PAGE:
This is yet another review from either July or August of 2019. It’s also probably going to be the last review I post today. I recall this tea being just a little past its prime when I got around to reviewing it, but it was still a very nice offering.

I prepared this tea gongfu style. After rinsing 6 grams of the rolled tea leaves, I steeped them in 4 ounces of 195 F water for 8 seconds. This infusion was followed by 18 additional infusions. Steep times for these infusions were as follows: 10 seconds, 12 seconds, 16 seconds, 20 seconds, 25 seconds, 30 seconds, 40 seconds, 50 seconds, 1 minute, 1 minute 15 seconds, 1 minute 30 seconds, 2 minutes, 3 minutes, 5 minutes, 7 minutes, 10 minutes, 15 minutes, and 20 minutes.

Prior to the rinse, the dry tea leaves produced aromas of apricot, peach, orchid, orange blossom, golden raisin, straw, and honey. After the rinse, I picked up new aromas of roasted almond, cream, vanilla, pastry, sesame, and custard. The first infusion introduced aromas of plum, violet, rose, lilac, and baked bread. In the mouth, the tea liquor presented notes of apricot, peach, rose, orchid, honey, roasted almond, plum, vanilla, and orange blossom that were balanced by hints of lilac, baked bread, cream, straw, golden raisin, violet, butter, and tangerine. The subsequent infusions coaxed out aromas of tangerine, dandelion, grass, and orange zest. Stronger and more immediately detectable notes of tangerine, cream, baked bread, violet, and butter appeared in the mouth alongside impressions of minerals, Asian pear, white grape, orange zest, grass, watercress, and dandelion. There were also some pleasant hints of sesame, mint, pastry, and custard. As the tea faded, the liquor settled and emphasized notes of minerals, butter, cream, grass, baked bread, and orange zest that gave way to delicate impressions of vanilla, violet, apricot, dandelion, sesame, honey, peach, tangerine, and orchid before a cooling mint note kicked in and filled the mouth after each swallow.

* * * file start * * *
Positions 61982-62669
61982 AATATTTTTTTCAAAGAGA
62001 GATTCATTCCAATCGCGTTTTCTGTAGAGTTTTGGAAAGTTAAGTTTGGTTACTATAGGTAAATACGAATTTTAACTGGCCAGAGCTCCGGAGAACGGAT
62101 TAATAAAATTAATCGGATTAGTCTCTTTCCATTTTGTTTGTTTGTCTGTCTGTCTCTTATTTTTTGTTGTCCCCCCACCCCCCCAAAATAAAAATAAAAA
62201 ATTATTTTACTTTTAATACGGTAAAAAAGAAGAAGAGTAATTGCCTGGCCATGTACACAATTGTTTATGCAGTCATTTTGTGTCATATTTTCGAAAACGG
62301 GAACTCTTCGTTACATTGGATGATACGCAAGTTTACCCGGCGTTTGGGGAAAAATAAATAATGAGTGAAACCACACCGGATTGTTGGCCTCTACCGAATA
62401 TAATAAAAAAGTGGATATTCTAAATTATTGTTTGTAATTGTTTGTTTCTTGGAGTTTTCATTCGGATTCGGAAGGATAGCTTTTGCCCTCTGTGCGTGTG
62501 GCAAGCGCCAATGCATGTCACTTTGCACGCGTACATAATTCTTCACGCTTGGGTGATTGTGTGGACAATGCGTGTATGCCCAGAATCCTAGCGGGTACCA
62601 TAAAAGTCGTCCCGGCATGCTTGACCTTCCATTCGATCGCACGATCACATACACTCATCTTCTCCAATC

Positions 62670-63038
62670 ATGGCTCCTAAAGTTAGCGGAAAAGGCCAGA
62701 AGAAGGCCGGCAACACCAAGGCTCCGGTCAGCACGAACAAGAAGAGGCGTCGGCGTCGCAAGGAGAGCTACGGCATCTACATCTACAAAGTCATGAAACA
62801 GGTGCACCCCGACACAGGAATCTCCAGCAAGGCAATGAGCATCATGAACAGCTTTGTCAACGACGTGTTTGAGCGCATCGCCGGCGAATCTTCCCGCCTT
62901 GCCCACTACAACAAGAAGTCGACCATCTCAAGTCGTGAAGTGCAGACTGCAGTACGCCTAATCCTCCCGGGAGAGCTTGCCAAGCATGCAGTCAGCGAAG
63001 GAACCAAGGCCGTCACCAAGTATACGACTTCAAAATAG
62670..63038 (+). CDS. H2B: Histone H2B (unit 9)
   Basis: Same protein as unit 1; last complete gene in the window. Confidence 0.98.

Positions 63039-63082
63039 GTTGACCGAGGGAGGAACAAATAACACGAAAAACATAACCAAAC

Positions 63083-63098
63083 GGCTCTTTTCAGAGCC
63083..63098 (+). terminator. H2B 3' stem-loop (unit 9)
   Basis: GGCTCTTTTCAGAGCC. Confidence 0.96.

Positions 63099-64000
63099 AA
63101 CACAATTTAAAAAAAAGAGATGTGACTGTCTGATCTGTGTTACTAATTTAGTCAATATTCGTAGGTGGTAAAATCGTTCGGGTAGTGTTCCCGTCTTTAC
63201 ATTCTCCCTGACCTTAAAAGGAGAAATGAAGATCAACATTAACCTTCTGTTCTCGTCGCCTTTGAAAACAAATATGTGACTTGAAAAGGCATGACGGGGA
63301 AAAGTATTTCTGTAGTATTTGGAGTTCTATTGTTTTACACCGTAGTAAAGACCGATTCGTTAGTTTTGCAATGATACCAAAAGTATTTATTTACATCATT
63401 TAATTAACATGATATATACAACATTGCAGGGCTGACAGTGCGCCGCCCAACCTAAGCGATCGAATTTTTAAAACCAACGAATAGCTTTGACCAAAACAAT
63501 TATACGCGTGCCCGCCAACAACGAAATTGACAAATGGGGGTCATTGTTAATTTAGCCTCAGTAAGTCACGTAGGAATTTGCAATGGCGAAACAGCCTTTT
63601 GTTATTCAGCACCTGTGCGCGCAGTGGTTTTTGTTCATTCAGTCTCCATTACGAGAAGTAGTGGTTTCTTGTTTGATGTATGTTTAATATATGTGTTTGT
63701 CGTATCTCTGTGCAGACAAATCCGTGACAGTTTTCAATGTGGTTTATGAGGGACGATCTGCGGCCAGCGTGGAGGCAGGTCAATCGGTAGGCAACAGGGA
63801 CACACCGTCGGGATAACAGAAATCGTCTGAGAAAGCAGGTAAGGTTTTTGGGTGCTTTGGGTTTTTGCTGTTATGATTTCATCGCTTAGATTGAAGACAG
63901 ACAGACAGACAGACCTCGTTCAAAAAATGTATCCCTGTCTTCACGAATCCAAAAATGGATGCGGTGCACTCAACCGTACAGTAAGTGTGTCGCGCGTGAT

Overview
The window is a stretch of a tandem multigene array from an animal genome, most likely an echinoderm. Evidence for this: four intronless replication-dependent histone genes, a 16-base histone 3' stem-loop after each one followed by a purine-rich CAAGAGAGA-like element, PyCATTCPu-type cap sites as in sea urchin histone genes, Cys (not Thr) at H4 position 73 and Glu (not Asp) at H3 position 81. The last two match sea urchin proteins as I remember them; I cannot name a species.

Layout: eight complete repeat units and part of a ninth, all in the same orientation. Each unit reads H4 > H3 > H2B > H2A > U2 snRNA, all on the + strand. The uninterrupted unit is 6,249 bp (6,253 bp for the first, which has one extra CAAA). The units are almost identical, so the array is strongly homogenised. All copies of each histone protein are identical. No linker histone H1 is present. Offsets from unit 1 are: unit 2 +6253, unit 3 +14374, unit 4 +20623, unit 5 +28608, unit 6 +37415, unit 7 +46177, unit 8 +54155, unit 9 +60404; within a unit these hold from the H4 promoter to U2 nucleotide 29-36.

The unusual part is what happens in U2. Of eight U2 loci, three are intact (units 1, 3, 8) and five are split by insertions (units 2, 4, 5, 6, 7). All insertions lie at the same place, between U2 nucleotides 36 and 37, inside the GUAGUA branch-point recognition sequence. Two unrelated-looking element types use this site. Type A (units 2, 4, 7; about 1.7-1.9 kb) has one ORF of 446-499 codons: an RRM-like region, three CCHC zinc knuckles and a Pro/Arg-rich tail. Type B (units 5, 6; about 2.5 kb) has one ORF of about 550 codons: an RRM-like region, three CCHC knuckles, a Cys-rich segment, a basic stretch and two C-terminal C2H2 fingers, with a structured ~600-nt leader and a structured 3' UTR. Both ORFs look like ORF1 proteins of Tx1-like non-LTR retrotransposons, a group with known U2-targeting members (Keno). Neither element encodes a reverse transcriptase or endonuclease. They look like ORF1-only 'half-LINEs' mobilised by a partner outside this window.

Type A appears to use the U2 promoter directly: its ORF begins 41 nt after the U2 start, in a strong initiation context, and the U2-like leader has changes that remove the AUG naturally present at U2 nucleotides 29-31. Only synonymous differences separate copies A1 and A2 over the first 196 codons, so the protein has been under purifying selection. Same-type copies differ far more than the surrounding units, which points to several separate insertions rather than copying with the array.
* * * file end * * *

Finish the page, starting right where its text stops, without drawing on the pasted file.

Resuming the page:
This was a very unique and approachable Tieguanyin that also displayed tremendous depth and complexity. I spent a lot of time trying to figure out exactly what I was detecting with each sniff and swallow. I can only imagine how much more powerful and enjoyable this tea would have been had I tried it while it was fresher.

Flavors: Almond, Apricot, Bread, Citrus, Cream, Custard, Dandelion, Floral, Grass, Honey, Mineral, Mint, Orange Blossom, Orange Zest, Orchid, Pastries, Peach, Pear, Plum, Raisins, Rose, Straw, Vanilla, Vegetal, Violet, White Grapes

6 g 4 OZ / 118 ML

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My grading criteria for tea is as follows:

90-100: Exceptional. I love this stuff. If I can get it, I will drink it pretty much every day.

80-89: Very good. I really like this stuff and wouldn’t mind keeping it around for regular consumption.

70-79: Good. I like this stuff, but may or may not reach for it regularly.

60-69: Solid. I rather like this stuff and think it’s a little bit better-than-average. I’ll drink it with no complaints, but am more likely to reach for something I find more enjoyable than revisit it with regularity.

50-59: Average. I find this stuff to be more or less okay, but it is highly doubtful that I will revisit it in the near future if at all.

40-49: A little below average. I don’t really care for this tea and likely won’t have it again.

39 and lower: Varying degrees of yucky.

Don’t be surprised if my average scores are a bit on the high side because I tend to know what I like and what I dislike and will steer clear of teas I am likely to find unappealing.



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